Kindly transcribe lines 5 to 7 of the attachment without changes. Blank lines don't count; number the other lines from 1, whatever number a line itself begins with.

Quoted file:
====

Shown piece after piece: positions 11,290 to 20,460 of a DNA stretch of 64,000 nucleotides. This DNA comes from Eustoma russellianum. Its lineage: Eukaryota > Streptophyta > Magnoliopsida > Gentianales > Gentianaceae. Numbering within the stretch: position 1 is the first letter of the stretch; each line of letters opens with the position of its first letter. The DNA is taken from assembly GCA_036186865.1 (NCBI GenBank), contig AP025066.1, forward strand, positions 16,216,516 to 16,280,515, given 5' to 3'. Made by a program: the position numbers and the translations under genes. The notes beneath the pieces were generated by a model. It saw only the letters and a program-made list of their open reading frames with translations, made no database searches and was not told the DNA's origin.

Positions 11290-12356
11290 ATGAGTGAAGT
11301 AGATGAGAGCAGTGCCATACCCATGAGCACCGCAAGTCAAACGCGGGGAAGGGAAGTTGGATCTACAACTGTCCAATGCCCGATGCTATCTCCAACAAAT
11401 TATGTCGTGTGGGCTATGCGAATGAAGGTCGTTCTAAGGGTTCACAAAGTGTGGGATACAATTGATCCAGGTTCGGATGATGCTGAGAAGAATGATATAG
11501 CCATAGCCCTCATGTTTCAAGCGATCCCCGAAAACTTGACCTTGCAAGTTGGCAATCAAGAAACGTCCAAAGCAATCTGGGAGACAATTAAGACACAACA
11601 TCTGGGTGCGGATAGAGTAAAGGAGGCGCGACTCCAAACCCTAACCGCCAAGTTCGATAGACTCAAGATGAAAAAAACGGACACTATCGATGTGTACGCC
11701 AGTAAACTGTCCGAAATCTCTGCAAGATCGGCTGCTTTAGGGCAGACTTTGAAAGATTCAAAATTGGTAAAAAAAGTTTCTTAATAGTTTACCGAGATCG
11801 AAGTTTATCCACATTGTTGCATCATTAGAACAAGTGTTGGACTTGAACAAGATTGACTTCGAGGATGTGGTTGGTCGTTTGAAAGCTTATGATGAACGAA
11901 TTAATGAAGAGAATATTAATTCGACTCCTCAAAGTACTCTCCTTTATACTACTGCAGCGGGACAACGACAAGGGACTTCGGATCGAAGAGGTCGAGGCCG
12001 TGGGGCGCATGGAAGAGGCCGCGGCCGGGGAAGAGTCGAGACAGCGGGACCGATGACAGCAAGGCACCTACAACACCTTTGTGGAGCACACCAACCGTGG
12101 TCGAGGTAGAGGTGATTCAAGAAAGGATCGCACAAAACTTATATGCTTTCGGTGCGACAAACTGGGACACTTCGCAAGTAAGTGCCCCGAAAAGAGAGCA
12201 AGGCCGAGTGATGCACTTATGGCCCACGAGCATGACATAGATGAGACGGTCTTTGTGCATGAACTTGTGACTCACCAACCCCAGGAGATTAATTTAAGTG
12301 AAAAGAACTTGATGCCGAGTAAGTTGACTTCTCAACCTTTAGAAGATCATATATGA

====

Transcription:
11401 TATGTCGTGTGGGCTATGCGAATGAAGGTCGTTCTAAGGGTTCACAAAGTGTGGGATACAATTGATCCAGGTTCGGATGATGCTGAGAAGAATGATATAG
11501 CCATAGCCCTCATGTTTCAAGCGATCCCCGAAAACTTGACCTTGCAAGTTGGCAATCAAGAAACGTCCAAAGCAATCTGGGAGACAATTAAGACACAACA
11601 TCTGGGTGCGGATAGAGTAAAGGAGGCGCGACTCCAAACCCTAACCGCCAAGTTCGATAGACTCAAGATGAAAAAAACGGACACTATCGATGTGTACGCC